<snip>
Just wish he'd said 'folks in your shoes are usually only looking to spend a grand or so for a job like this,' or used similar phrasing, because that's likely what he really meant...not a commentary on your personal net worth.
<snip>

Honestly, I would find that just as insulting.
Title: Re: You can't afford this
Post by: MrTango on June 15, 2013, 11:13:21 AM
Would it be bad to respond: "Can you afford to make that assumption?"
Title: Re: You can't afford this
Post by: veronaz on June 15, 2013, 01:01:04 PM
<snip>
Just wish he'd said 'folks in your shoes are usually only looking to spend a grand or so for a job like this,' or used similar phrasing, because that's likely what he really meant...not a commentary on your personal net worth.
<snip>

Honestly, I would find that just as insulting.

I agree; that is just as insulting.  He knows nothing about their "shoes" and OP said nothing about telling him their spending limitations.
Title: Re: You can't afford this
Post by: Mental Magpie on June 15, 2013, 04:28:13 PM
Would it be bad to respond: "Can you afford to make that assumption?"

That's pretty much what I would have said, but I probably would have added some not so polite sarcasm in there.



I also agree with the others; I would find that just as insulting.  He may have a good gripe but that doesn't excuse assumptions.  I just posted in the I won't shop THERE again thread about a bank treating me badly because of what another corrections officer did.  No reason for them to take anything out on me because they're unhappy about something else.
Title: Re: You can't afford this
Post by: Tea Drinker on June 15, 2013, 04:58:41 PM
That was a completely inappropriate assumption, and a poor business decision.  But I will provide the perspective that it's very possible that the past X number of houses in similar neighborhoods that he visited have not accepted quotes for similar work, saying they can't afford it.  And this is probably a busy time of year for him.  If he's allocating too much time to free estimates that don't turn into paying jobs, he'd be better served to change his business model (like free phone consults while looking at a satellite image of the property).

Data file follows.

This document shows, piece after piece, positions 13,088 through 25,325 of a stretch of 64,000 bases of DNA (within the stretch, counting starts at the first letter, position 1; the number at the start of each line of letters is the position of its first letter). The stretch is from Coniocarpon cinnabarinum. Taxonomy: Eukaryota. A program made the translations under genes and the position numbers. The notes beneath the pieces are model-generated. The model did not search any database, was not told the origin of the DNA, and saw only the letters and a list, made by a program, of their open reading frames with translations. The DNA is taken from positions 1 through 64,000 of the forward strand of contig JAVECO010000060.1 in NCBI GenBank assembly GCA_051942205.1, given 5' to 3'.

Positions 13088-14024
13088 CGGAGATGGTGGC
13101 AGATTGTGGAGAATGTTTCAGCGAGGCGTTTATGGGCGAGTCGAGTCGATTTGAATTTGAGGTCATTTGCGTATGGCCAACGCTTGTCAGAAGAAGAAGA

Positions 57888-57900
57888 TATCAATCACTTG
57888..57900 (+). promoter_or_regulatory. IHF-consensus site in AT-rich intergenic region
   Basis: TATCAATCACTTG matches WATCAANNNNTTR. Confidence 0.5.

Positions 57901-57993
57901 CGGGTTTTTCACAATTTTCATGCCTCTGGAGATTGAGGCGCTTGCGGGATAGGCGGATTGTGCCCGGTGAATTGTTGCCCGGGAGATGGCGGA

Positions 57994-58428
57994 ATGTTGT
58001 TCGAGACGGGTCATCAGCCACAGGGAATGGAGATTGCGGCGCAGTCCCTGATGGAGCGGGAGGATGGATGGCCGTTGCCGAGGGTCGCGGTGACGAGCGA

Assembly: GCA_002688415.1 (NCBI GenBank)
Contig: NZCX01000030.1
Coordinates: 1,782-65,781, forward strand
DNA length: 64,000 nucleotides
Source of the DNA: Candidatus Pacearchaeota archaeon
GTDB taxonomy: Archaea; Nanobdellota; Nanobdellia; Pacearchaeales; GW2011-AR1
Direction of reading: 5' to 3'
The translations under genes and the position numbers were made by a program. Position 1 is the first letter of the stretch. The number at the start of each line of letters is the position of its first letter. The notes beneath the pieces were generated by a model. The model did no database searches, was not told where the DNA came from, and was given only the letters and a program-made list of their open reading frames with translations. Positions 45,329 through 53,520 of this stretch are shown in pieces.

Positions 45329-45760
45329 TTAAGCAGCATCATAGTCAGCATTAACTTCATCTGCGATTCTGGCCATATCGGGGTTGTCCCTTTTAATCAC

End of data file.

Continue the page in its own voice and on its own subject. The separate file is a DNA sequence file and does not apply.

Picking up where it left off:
Just wish he'd said 'folks in your shoes are usually only looking to spend a grand or so for a job like this,' or used similar phrasing, because that's likely what he really meant...not a commentary on your personal net worth.

Can you tell I work with lots of small businesses?   :D

The thing is, it would have taken him the same amount of time to say "It would cost $4000, are you looking to spend that much?" as what he did say. The only way he could have saved time would have been to look at the address and decline to come out in the first place.
Title: Re: You can't afford this
Post by: NyaChan on June 15, 2013, 05:43:22 PM
This is obviously insulting.  I was thinking though, it is insulting whether you can in truth afford the item or not, but it would be a bit more frustrating to know you can afford it and be told you can't - I say that because, there really is no gracious way (that I can think up I mean) to refute what they say without and my not so nice parts would absolutely want to.
Title: Re: You can't afford this
Post by: Outdoor Girl on June 15, 2013, 07:37:10 PM
I live in a neighbourhood where the homes cost on the lower end of what single family detached houses go for in my city.  So I could definitely see someone doing this to me.  I'd ask them, 'How do you know what I can afford?'  I could have won the lottery, I could have received an inheritance, I could have been saving for years.

ETA:  a somewhat related story

I was getting quotes to have my garage spray foamed.  Part of my house is above my garage and I was having some heat loss issues, as well as concerns about CO and other gases from my car getting up into my house.  I had one guy show up; I explained to him what I wanted and he told me he wouldn't do that.  We argued back and forth for quite a while and he finally just said he wouldn't do the job and left.  And I thought, good 'cause there is no way I would hire you, anyway.  The next guy?  Also told me he couldn't do what I wanted.  But he explained WHY he couldn't do what I wanted and explained what he would be able to do.  I don't remember if I went with him or with the other company I contacted but I certainly didn't go with the first guy.
Title: Re: You can't afford this
Post by: veronaz on June 15, 2013, 07:43:54 PM
I live in a neighbourhood where the homes cost on the lower end of what single family detached houses go for in my city.  So I could definitely see someone doing this to me.  I'd ask them, 'How do you know what I can afford?'  I could have won the lottery, I could have received an inheritance, I could have been saving for years.